"I rode the pines. I was a journeyman," Hudler said.
The broadcaster Chris Berman, famous for bestowing nicknames, decided that Hudler was "Wonder Dog." There was a simple explanation.
"I'm a dog, and they wondered about me," Hudler said, his ruddy face breaking into a smile.
Now, coming in as a new analyst on the Royals' FOX Sports TV broadcasts, he knows that viewers are going to be comparing him with his predecessors, the dismissed Frank White and the late Paul Splittorff. Both had the credentials of being Royals Hall of Fame members and hometown heroes. So longtime fans might well wonder if Hudler will be a dog on the air.
"Sure, absolutely," he said. "That's part of the territory, and that is a fabric of society and a fabric of baseball. Whenever I played I dealt with that. Whenever I made a 25-man roster, there were skeptics and doubters -- 'What? You took that guy? He can't play a position. He's too scattery. He can't hit, he can't field. He can run but that's all he can do.' So I'm used to that."
Hudler, at Kauffman Stadium on Tuesday with the other broadcast newcomer, Steve Physioc, dealt with the question delicately.
"First of all, I'm humbled that I could fill in for both of those guys. I don't look at that as a replacement at all, because you can't replace that, it's impossible," Hudler said. "I loved Splitt as everyone else did, as an opposing broadcaster coming in here all the time. I would see him and laugh, and I'd see Frank. I loved Frank. I was a second baseman and so was he. I respected him greatly. I still do. I'll never replace either one of those guys."
Hudler will be the analyst for 120 of the 140 regular-season TV games, with Jeff Montgomery handling the other 20. Physioc will do the play-by-play on 50 TV games (Ryan Lefebvre will do the other 90) and will also join a revolving cast on radio.
Physioc, originally from Kansas City, recalled that he helped encourage Hudler to begin a broadcasting career.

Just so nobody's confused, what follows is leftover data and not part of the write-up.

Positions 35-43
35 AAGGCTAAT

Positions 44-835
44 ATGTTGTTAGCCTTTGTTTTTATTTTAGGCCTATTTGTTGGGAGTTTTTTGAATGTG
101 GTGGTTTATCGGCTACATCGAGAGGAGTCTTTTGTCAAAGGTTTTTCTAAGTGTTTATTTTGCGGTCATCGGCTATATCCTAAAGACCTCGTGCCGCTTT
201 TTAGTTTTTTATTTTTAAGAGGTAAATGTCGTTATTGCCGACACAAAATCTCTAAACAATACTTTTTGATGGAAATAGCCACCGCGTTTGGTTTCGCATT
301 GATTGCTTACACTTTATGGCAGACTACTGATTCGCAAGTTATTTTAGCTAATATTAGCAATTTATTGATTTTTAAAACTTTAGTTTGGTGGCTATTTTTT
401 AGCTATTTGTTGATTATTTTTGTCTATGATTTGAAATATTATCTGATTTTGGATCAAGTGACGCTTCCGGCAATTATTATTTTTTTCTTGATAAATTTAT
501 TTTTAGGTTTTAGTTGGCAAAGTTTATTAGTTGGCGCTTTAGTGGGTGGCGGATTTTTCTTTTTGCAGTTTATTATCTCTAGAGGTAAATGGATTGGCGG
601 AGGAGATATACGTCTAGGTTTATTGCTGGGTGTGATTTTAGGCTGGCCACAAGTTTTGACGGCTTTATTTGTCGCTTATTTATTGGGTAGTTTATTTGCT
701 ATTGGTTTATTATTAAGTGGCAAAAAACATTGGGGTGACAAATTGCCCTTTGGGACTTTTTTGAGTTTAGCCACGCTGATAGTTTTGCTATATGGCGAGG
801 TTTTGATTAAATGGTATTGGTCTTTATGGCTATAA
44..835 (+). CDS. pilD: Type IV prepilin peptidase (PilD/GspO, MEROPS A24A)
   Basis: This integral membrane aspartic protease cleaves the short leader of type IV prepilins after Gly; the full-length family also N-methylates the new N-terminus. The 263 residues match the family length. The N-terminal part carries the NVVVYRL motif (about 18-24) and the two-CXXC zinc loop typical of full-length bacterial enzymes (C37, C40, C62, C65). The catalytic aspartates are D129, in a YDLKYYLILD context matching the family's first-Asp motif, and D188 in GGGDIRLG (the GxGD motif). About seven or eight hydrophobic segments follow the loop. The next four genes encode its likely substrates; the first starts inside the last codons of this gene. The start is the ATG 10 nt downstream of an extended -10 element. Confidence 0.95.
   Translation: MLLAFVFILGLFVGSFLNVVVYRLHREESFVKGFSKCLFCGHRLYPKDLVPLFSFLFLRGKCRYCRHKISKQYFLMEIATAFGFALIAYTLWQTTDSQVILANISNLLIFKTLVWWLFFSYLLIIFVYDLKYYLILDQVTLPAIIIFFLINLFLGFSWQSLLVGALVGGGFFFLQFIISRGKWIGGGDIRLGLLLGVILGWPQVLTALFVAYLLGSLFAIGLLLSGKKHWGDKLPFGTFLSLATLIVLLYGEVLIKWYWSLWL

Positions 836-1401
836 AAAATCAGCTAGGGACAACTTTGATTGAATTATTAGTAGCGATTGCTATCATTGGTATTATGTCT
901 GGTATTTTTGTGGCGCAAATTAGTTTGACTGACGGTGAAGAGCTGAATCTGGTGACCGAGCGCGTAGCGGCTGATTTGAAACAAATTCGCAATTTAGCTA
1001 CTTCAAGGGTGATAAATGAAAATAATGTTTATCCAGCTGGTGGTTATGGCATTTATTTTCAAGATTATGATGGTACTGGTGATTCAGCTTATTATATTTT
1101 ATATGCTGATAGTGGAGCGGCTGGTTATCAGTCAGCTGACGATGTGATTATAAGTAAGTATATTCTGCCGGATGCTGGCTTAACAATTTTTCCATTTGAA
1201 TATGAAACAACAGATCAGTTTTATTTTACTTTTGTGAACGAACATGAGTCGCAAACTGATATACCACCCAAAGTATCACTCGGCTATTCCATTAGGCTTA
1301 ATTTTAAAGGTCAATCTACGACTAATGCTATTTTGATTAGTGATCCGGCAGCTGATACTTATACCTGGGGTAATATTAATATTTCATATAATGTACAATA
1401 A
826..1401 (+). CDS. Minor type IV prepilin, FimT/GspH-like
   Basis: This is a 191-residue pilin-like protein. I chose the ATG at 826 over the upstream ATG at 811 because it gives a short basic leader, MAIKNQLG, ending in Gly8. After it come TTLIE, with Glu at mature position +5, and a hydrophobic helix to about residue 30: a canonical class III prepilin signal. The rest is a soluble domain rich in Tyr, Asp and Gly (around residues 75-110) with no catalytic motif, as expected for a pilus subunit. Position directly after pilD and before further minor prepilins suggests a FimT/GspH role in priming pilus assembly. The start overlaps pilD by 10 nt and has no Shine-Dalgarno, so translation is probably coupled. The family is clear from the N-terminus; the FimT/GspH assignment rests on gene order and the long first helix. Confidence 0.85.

"In 1996 I had a chance to broadcast his games when he played. He was called the 'Wonder Dog,' and he was one of the most energetic players around," Physioc said. "The [Angels] team that year wasn't very good -- they lost over 90 games -- and whenever I absolutely needed a quality interview, I could go to this guy, and he'd give me his time. And I thought, 'This guy could be special on television,' and I told him that."
After Hudler retired as a player -- 1998, with the Phillies, was his final year -- he was paired with Physioc on Angels TV games for 11 years until both were dismissed after the 2009 season.
Hudler is known for his enthusiastic approach to calling games. What does he consider his strength as a broadcaster?
"I think my love of the participants of the game -- the players and the fans. The two go hand in hand. Having done it my whole life, I understand the dynamics of the game, and I'm still learning it every day, too," he said. "Being a player, I love the fans and now, being a fan, I love the players."
During his 13 years as an infielder-outfielder and a rider of the pines, he got into just 744 games -- an average of about 57 a year -- and finished his career with a .261 average, not many errors (26) and quite a few steals (107).
One of his greatest highlights came on July 28, 1994, even though he went 0-for-3 for the Angels in a 4-0 loss at Texas.
"No question, it had nothing to do with me at all," he said. "Being in the perfect game that Kenny Rogers threw at Arlington Stadium, the year of their new ballpark. I'm leading off the ninth inning, looking at the crowd and saying, 'I'm going to break up his no-hitter, his perfect game.' Working the people -- I always loved the fans when I played. They were having fun with me. I hit a line drive that was sinking in front of Rusty Greer, and he caught it. Two more outs were made, and he had his perfect game, but I almost broke it up."
He also remembers being the Angels' starting second baseman on Sept. 6, 1995, at Baltimore, when Orioles iron man Cal Ripken Jr. broke Lou Gehrig's record by playing in his 2,131st game.
"I went hitless in both games [I played]. It had nothing to do with me. Matter of fact, those pitchers loved to see me in the lineup," he said. "To me, to be part of baseball history is all that needs to happen. Nothing about me."
Hudler promises to bring energy and a positive attitude into the Royals' TV booth.
"There's never been a bad day at a baseball game for me -- as a player or as a broadcaster," he said.
Dick Kaegel is a reporter for MLB.com. This story was not subject to the approval of Major League Baseball or its clubs.Less